After repeating several times in the legislature this week that she wouldn't actively intervene, B.C.'s Attorney General Suzanne Anton said today that an amendment to the Ombudsperson Act is in the works, to enable an investigation of the 2012 botched health research firings.
Ombudsperson Jay Chalke first requested the change in a 10-page letter last week. A legislative committee is currently weighing whether it will ask Chalke's office to conduct the probe.
Chalke told the committee yesterday that a certain section of the Act would allow those who have sworn confidentiality to avoid questioning on the matter. He said it was a significant roadblock, and that he was surprised Anton hadn't accepted his request.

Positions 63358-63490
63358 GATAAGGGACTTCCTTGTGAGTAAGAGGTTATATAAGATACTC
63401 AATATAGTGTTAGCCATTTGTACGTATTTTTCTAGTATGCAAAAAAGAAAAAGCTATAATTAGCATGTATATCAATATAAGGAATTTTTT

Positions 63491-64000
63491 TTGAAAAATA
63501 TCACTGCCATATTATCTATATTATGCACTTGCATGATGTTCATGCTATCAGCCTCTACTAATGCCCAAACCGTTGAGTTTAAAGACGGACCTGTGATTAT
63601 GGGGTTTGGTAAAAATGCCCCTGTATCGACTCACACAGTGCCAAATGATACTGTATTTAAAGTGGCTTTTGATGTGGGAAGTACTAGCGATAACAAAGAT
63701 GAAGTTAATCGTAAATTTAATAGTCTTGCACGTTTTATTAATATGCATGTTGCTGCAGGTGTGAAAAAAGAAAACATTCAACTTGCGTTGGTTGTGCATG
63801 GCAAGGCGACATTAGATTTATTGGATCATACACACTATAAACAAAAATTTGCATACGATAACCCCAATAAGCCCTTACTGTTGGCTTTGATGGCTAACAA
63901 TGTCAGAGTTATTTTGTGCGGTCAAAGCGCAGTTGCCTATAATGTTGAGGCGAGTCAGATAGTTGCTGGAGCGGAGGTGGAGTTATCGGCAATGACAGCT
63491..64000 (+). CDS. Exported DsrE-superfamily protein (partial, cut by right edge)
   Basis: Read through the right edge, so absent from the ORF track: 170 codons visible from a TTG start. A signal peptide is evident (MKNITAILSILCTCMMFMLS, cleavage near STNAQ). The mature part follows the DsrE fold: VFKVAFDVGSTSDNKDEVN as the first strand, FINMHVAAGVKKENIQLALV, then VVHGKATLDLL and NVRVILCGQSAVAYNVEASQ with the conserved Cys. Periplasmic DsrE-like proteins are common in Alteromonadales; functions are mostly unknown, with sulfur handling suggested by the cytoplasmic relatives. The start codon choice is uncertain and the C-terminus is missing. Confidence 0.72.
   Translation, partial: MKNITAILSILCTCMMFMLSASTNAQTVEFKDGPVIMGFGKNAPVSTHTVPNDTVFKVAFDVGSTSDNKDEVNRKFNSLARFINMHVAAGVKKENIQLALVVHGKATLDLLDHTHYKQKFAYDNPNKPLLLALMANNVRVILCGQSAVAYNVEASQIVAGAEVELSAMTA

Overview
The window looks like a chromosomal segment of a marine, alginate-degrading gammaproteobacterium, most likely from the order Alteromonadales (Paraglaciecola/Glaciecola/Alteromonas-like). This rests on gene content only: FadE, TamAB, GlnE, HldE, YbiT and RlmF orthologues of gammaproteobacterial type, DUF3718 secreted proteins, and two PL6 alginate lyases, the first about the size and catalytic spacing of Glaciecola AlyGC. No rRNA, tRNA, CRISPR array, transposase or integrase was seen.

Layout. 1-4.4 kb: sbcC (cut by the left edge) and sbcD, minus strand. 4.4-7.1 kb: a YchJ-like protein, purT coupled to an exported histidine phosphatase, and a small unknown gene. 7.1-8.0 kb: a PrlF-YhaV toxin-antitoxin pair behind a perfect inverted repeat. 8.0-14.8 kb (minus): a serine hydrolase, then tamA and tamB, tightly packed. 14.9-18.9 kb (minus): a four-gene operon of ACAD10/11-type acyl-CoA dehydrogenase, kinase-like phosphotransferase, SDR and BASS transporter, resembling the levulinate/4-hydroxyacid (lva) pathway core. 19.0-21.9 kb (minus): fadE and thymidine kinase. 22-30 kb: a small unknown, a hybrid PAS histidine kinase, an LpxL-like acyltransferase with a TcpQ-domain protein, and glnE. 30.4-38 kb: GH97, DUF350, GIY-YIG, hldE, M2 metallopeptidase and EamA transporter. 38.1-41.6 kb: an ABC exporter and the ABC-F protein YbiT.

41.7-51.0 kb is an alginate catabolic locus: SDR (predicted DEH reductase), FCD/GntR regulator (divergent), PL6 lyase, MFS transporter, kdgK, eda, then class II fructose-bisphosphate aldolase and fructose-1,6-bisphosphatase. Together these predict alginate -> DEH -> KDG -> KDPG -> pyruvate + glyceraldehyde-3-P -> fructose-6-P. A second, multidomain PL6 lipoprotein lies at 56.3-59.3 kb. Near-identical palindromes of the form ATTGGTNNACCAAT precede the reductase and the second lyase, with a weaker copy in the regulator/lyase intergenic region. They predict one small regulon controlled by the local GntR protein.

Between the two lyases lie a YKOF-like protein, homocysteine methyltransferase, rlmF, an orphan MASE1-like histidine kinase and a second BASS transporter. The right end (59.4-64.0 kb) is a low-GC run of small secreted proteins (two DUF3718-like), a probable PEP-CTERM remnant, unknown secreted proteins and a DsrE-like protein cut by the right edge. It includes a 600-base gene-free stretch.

That changed today when Anton wrote a letter to the committee.
"This letter will serve to confirm that work is underway to have a draft of the proposed legislative amendment available," the attorney general's letter said.
"I am advised that the Government House Leader (Mike de Jong) is prepared to arrange for the introduction of the legislative amendment early next week and to seek the consent necessary to move the amendment expeditiously through all stages of debate. Upon confirmation of referral of this matter to the Ombudsperson by the committee, the government would proceed with Royal Proclamation."
Seven health ministry workers and one contractor were fired over an alleged data breach in 2012.* One of them, Roderick MacIsaac, died of suicide a few months later. Some were offered their jobs back and unspecified cash settlements after the government admitted it overreacted.
The NDP and MacIsaac's sister, Linda Kayfish, called for a public inquiry into the firings, but the BC Liberal government has said that would cost too much and take too long.
Chalke's inquiry would take place behind closed doors, although a report would be released publicly.
*Story clarified July 23 at 5 p.m.